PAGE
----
The balance of power within the state Senate shifted slightly toward Lt. Gov. Casey Cagle on Wednesday night.
There were no fireworks, no public displays. Nearly every member of the Senate was aware of the seismic development, but it barely made a ripple in the Crossover-Day tide of bills.
The cause of the quake was SB 223, a tiny little bill carried by Sen. William Ligon, R-Brunswick, an attorney and freshman member of the body.
The measure would establish a “Legislative Sunset Advisory Committee” that would pass a magnifying glass over state bureaucracies – in theory, looking for outdated activities that might be eliminated.
As originally worded in the measure, House Speaker David Ralston would appoint one co-chairman of the Committee. Sen. Judson Hill, R-Marietta, chairman of the Senate Government Oversight Committee, would appoint the other.
An outsider might think that this was an attempt to keep an appointment out of the hands of Cagle, who was stripped of much of his power over the chamber by Senate Republicans last November.
One argument made in chambers is that Senate President pro tem Tommie Williams wanted to give individual Senate members – chairmen in particular – more responsibility, and thus more clout. Williams chairs the eight-member Committee on Assignments, which now rules the chamber.
Yet the asymmetrical arrangement – the House speaker on one side, a mere member of the Senate on the other – apparently made some Republicans uncomfortable.
Leaders of the November revolt had already taken separate beatings this week – floor votes that could reasonably be interpreted as signs of dissatisfaction within the Republican caucus.
Williams lost control of his own Medicaid fraud prevention bill. Majority Leader Chip Rogers of Woodstock – who provided the second signature on SB 223 – was forced to table his prized school voucher bill for the session. On Monday, an amendment by Sen. Cecil Staton, R-Macon, to permit wine-tastings in liquor stores, was crushed.
On Wednesday evening, we’re told that Sens. Jeff Mullis, R-Chickamauga, and Jim Butterworth, R-Cornelia, both Cagle loyalists, began passing around an amendment to give the appointive power contained in SB 223 to the lieutenant governor.
Nineteen Republican senators added their signatures to the piece of paper – a majority of the caucus.
No confrontation was necessary. When SB 223 came up for debate, at roughly 9 p.m., its author announced that he wanted to amend his own bill, giving Cagle the power to name the co-chairman of the sunset committee.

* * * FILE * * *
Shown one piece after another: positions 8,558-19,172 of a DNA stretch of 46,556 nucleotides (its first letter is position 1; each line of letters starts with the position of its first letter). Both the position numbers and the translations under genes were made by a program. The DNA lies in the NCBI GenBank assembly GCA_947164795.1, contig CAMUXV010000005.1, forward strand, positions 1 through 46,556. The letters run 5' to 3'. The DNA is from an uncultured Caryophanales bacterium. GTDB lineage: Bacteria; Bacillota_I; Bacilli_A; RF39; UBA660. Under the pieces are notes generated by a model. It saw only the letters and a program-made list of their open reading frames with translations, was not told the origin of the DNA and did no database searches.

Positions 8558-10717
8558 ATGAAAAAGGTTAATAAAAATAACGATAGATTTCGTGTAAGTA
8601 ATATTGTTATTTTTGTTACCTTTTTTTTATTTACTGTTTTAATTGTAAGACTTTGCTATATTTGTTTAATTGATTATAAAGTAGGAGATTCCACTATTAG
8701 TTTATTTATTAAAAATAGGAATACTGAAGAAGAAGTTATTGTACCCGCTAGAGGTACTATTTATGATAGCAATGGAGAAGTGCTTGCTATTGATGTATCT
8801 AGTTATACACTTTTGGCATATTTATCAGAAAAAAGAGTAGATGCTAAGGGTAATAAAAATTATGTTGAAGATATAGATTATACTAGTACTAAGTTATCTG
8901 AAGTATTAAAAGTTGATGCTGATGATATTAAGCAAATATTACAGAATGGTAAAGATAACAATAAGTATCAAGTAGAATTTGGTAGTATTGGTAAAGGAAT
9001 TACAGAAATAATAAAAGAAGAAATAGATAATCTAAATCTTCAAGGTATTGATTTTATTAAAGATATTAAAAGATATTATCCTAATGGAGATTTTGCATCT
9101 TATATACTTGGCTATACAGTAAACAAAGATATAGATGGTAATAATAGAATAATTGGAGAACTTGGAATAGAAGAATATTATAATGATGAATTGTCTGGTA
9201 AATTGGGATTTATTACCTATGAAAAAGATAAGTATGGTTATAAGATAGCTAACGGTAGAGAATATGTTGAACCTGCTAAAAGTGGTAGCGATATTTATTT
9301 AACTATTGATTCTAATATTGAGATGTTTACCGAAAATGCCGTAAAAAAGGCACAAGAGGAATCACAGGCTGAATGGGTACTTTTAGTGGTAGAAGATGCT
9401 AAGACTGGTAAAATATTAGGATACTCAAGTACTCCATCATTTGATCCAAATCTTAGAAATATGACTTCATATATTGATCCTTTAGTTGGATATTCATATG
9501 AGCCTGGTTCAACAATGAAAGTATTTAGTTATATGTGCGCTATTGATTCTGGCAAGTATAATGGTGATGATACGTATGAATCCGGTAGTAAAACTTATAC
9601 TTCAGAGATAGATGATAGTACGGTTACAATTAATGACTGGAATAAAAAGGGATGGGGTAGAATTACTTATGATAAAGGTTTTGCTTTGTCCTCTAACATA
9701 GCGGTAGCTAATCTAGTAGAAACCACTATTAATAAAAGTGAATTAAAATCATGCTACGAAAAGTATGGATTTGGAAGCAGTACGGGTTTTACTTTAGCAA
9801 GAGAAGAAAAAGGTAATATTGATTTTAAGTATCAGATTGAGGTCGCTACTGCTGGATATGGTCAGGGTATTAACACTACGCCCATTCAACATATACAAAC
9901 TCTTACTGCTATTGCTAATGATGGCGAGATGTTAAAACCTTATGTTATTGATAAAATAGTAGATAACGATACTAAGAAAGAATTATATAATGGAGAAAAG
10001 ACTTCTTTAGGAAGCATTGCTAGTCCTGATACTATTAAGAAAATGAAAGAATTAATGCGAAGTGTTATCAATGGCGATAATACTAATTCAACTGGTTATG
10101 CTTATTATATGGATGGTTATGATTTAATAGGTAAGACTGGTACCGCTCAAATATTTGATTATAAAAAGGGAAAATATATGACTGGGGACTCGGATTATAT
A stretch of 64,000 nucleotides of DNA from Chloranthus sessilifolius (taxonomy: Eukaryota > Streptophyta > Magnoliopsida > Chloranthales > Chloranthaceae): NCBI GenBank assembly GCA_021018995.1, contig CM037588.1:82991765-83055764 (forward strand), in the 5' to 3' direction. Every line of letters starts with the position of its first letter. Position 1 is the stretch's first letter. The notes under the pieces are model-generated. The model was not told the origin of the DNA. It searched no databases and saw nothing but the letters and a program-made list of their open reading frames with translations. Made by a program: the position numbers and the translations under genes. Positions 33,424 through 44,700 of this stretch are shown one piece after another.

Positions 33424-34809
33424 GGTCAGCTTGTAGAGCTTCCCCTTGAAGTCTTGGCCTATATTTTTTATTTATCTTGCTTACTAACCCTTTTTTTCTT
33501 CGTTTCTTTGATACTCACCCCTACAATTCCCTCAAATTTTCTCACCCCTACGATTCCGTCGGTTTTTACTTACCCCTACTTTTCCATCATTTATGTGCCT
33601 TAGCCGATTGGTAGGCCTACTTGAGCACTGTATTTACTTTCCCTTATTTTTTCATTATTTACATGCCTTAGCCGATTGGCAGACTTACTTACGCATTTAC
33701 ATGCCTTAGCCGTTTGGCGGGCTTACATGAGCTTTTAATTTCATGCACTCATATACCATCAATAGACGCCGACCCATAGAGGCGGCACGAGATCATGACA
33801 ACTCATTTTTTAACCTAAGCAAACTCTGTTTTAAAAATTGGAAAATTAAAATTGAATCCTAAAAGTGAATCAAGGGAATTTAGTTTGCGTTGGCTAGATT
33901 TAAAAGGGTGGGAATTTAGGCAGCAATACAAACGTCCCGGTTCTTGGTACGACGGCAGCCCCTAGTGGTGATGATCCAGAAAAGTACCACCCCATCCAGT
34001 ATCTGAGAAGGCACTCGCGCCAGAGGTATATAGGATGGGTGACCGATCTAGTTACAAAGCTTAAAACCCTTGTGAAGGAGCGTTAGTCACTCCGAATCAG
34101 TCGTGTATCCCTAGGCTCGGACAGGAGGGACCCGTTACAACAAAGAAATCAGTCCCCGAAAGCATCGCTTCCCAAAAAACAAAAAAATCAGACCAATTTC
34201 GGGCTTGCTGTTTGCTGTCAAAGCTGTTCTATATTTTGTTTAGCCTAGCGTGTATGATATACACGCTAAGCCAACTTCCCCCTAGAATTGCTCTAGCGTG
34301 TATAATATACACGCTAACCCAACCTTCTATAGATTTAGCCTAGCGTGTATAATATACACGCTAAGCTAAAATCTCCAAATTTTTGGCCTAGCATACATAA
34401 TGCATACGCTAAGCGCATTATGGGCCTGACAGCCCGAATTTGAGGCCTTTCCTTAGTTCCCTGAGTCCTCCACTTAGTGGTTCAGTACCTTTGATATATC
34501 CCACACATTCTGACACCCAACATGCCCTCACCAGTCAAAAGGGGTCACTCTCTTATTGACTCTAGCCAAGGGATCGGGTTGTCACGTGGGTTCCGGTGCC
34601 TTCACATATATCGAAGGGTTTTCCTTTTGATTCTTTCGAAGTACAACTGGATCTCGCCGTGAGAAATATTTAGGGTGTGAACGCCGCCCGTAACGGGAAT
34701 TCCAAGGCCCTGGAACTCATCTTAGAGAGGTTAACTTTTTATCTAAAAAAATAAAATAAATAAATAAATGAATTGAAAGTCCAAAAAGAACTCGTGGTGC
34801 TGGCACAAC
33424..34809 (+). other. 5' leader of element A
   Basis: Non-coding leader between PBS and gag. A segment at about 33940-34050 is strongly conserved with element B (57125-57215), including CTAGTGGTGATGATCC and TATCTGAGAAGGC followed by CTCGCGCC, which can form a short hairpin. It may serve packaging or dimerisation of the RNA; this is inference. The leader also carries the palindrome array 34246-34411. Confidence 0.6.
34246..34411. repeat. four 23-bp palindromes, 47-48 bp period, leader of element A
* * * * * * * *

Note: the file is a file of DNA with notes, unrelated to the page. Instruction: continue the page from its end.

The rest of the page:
The bill was passed on to the House. Left behind was that piece of paper with the signatures of 19 Republican senators who were willing to see the lieutenant governor grow a little more powerful. No doubt it will be stowed away for later use.
Read more here, but the Associated Press has this report that might make a few Democrats feel better about themselves:
African-Americans in the South are shunning city life for the suburbs at the highest levels in decades, rapidly integrating large metropolitan areas that were historically divided between inner-city blacks and suburban whites.
Census figures also show that Hispanic population growth for the first time outpaced that of blacks and whites in most of the South, adding to the region’s racial and ethnic mix.
“All of this will shake up the politics,” said Lance deHaven-Smith, a political science professor at Florida State University in Tallahassee. Because the South is a critical region for Republicans in presidential elections, “all the Democrats have to do is pick up a couple Southern states, and Republicans are in trouble.”
The share of blacks in large metropolitan areas who opted to live in the suburbs climbed to 58 percent in the South, compared to 41 percent for the rest of the U.S., according to census estimates. That’s up from 52 percent in 2000 and represents the highest share of suburban blacks in the South since the Civil Rights Act passed in the 1960s.
- By Jim Galloway, Political Insider